# The Legendre symbol

2 is not a square. Sure, if you are working over the field of rationals, fondly denoted $\mathbb{Q}$. However imagine if your world is now the field of seven elements $\mathbb{F}_7$, then $2=3^2$ is very much a square ! Over $\mathbb{F}_3$, 2 is NOT a square. Here the only squares are numbers congruent to 0 or 1 mod 3.

The natural question to ask, if you are amused easily by numbers is whether there is a nice way to determine when a given number a is going to be a square or not modulo a given prime p. This is precisely what the Legendre symbol sets out to do.

Notes :

1. The case p=2 is uninteresting because every number is a square mod 2, so from now on in this post we only deal with odd primes p
2. Terminology alert (!) : If is a square modulo p, it is called a quadratic residue modulo p

So for instance, our above number game with 2 and 7 and 3 can be written up in Legendre symbols as $\left(\frac{2}{7}\right)= 1$ whereas $\left(\frac{2}{3}\right)= -1$. So depending on whether the Legendre symbol spits out 0, 1 or -1, we know whether it is a quadratic residue or not modulo the given prime.

All this is fine, but HOW do you compute $\left(\frac{a}{p}\right)$ ? Clearly, if divides a we are relieved and output $\left(\frac{a}{p}\right)=0$. If p does not divide a, the cry goes up ..Now what ?!

It is time to investigate some basic arithmetic that is happening over these finite fields $\mathbb{F}_p$ or more generally $\mathbb{F}_{p^n}$ where is an odd prime.

Question 1 : Exactly how many squares (and non-squares) are in there in $\mathbb{F}_q$, where $q=p^n$, p an odd prime.

This is easy to answer, 0 is a square. And if $a\neq 0\in \mathbb{F}_q$, $a\neq -a$ (since p is odd) but $a^2 = (-a)^2$ Thus,

1. The number of squares is given by $1+\frac{q-1}{2} = \frac{q+1}{2} = \frac{p^n+1}{2}$.
2. The number of non-squares is given by $q-\frac{q+1}{2} = \frac{q-1}{2}= \frac{p^n-1}{2}$.

Question 2 : How do the squares and the non-squares in $\mathbb{F}_q$ interact with each other under multiplication ?

This is again mostly easy to answer (with just a little bit of thinking). There are three cases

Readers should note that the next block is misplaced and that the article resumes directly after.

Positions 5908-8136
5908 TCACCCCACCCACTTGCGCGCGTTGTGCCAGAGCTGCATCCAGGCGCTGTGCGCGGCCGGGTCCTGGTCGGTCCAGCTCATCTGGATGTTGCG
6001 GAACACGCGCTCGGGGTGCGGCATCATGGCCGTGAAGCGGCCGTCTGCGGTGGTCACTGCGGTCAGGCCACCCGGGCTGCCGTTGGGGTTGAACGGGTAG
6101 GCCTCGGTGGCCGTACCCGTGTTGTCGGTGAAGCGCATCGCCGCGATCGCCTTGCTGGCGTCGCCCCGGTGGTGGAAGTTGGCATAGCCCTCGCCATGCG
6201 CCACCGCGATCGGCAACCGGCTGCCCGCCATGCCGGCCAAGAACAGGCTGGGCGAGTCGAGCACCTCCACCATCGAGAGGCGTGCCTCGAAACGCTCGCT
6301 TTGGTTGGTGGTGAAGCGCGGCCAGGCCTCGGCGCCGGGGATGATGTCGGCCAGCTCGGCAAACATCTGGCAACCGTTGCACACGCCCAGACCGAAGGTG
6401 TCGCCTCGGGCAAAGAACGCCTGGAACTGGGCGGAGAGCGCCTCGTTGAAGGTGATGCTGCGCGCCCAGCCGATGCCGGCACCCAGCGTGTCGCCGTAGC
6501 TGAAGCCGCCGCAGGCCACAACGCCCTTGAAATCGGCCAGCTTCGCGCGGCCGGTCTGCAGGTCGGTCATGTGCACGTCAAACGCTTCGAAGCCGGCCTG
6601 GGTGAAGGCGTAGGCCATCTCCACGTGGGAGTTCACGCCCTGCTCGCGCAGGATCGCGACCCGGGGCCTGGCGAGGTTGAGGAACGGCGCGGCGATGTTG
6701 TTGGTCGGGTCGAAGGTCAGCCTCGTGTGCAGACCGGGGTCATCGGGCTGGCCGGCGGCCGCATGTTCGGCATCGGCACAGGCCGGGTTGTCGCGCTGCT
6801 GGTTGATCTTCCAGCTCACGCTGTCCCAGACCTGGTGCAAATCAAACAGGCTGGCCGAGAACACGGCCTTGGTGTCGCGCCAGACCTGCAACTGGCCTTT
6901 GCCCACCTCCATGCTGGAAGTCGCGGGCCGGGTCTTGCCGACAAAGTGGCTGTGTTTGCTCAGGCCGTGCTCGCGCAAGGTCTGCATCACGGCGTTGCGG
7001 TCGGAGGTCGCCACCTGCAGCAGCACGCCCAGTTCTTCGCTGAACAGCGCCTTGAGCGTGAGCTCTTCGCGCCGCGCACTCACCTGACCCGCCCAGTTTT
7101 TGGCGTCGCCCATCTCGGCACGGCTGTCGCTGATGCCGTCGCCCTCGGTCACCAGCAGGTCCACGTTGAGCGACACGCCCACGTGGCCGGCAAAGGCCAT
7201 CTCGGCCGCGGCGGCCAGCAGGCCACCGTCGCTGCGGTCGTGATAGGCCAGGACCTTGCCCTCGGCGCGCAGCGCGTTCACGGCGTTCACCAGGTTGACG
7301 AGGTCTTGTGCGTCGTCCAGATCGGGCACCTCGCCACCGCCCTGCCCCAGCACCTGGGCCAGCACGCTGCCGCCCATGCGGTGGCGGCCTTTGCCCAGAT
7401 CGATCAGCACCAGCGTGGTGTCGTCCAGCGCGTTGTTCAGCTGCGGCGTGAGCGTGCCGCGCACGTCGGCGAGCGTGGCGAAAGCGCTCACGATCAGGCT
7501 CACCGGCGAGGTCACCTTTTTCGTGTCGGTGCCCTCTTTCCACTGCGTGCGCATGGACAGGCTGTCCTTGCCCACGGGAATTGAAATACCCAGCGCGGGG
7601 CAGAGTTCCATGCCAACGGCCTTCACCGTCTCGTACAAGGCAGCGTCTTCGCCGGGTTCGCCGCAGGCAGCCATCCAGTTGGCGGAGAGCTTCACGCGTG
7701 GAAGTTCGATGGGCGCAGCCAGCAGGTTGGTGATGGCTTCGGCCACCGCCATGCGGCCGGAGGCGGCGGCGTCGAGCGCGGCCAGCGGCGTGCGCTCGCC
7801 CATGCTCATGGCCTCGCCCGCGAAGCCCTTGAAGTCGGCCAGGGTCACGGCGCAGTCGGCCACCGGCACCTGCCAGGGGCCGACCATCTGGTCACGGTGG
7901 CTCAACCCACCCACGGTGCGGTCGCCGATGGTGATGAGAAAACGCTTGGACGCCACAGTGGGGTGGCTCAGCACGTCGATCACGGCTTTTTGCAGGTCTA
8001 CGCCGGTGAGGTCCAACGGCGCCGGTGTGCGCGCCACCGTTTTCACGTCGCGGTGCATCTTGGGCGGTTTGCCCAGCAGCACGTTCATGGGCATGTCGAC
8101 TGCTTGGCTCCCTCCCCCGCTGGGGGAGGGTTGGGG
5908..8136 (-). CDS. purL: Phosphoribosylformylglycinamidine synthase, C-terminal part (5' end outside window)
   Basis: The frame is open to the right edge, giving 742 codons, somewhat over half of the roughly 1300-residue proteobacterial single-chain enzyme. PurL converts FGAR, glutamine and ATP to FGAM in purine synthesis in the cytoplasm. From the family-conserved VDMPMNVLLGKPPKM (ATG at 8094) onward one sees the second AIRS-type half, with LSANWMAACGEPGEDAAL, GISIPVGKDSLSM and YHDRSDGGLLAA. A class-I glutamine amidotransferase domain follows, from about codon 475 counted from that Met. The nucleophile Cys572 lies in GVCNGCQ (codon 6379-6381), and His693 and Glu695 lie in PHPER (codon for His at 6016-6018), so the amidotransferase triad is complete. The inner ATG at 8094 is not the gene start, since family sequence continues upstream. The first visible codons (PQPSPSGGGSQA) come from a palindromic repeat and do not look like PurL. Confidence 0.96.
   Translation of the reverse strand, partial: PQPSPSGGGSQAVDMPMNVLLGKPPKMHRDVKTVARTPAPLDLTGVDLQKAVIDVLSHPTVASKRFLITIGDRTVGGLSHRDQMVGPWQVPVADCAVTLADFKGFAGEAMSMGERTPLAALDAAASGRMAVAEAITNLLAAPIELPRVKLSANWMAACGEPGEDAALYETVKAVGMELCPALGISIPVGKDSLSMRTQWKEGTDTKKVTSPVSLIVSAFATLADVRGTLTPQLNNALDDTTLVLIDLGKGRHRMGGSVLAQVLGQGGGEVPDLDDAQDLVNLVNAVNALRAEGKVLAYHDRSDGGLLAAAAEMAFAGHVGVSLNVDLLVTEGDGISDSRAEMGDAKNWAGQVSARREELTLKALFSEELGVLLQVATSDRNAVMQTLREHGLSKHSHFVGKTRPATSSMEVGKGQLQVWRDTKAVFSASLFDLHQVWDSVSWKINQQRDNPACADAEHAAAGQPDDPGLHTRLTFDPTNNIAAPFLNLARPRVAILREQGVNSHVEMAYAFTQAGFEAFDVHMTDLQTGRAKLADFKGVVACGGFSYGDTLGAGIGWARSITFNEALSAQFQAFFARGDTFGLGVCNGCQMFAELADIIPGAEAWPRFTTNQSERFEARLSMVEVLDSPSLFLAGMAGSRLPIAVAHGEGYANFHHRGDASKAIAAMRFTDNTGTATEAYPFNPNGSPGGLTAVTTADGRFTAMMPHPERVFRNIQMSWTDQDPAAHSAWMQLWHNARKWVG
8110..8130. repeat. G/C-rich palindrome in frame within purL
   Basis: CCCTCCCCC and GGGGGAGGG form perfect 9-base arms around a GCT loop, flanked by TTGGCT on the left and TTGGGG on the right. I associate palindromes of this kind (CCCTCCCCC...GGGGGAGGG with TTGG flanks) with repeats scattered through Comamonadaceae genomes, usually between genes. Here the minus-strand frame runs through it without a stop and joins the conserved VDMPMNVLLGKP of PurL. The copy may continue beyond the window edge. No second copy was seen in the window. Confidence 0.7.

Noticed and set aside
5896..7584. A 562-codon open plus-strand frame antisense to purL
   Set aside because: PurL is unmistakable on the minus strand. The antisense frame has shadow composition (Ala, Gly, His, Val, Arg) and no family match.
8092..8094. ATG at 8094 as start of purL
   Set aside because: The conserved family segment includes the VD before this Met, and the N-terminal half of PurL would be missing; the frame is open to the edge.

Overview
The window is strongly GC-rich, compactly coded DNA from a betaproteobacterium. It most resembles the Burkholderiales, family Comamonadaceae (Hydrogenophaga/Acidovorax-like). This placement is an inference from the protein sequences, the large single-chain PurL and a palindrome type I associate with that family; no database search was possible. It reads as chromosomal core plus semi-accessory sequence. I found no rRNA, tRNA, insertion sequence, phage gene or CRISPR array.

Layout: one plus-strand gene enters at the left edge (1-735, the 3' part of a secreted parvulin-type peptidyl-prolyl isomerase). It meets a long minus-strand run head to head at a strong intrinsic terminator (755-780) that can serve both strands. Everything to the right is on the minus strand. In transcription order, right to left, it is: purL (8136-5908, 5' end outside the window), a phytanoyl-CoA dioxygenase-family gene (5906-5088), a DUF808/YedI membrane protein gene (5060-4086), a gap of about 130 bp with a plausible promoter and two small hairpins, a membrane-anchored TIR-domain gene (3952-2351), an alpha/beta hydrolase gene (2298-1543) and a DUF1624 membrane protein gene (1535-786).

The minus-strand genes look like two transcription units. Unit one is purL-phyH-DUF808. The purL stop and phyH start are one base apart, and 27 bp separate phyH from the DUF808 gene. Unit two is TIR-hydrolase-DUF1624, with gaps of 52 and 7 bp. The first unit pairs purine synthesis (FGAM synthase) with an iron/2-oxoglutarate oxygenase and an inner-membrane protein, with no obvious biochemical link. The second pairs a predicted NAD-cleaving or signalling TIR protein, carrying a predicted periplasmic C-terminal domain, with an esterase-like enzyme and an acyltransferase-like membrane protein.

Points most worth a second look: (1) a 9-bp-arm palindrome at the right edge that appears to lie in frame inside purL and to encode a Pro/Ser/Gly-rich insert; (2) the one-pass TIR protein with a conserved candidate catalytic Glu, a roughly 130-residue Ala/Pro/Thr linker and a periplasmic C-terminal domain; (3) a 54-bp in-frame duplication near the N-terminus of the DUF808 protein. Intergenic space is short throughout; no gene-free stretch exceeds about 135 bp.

1. A square multiplied by another square is still a square. Also $1\times 1 = 1$ (CLEAR!)
2. A square multiplied by a non-square is a non-square. Also $1\times -1 = -1$ (CLEAR!)
3. A non-square multiplied by a non-square is a square. Also $-1 \times -1 = 1$ (Er, not so clear)

The third point needs some clarification. Let be a non-square (so it is not 0 for instance). Look at the map which is multiplication by a, that is $f : \mathbb{F}_q \to \mathbb{F}_q, x\leadsto ax$. This is a bijection of sets (we are in a field!)

Leave 0 aside, it goes to itself under f. The $\frac{q-1}{2}$ squares go to $\frac{q-1}{2}$ non-squares under the map f (by point 2). So the $\frac{q-1}{2}$ non-squares HAVE TO GO TO non-zero squares under f. This clears up point 3. We have basically proved that the Legendre symbol multiplies !

Great, but are we any closer to actually computing $\left(\frac{a}{p}\right)$ ?

With a little more work, yes ! Remember that if you delete zero from a field $\mathbb{F}_q$, the rest of the elements form a (multiplicative) group of order $q-1$. Thus for any nonzero in the field $\mathbb{F}_q$ , we have $x^{q-1}=1$.

Let us now work with the finite field $\mathbb{F}_p$ where is an odd prime. Then the equation $x^{\frac{p-1}{2}}=1$ has as solutions all the non-zero quadratic residues mod which are exactly $\frac{q-1}{2}$ in number ! So the quadratic residues are precisely the solutions to $x^{\frac{p-1}{2}}=1$ !

What happens to a non-quadratic residue mod p ? Well $a^{p-1}=1$ and $a^{\frac{p-1}{2}}\neq 1$, so it has to be the other square root of 1, namely -1. Thus, in fact, we have found an explicit formula for the Legendre symbol ! [The case when a=0 is clear.]

So for instance now we know exactly for which odd primes, -1 is a square.

• -1 is a square mod primes which are 1 mod 4
• -1 is NOT a square mod primes which are 3 mod 4

Let us part with the following question which we left out discussing :

We know that in $\mathbb{F}_q$ where $q=p^n$ and p is an odd prime, there are exactly $\frac{q+1}{2}$ squares [including 0]. What about the field $\mathbb{F}_{2^n}$ of $2^n$ elements. How many elements of it are squares ?

[Hint : Psst, Think Frobenius ]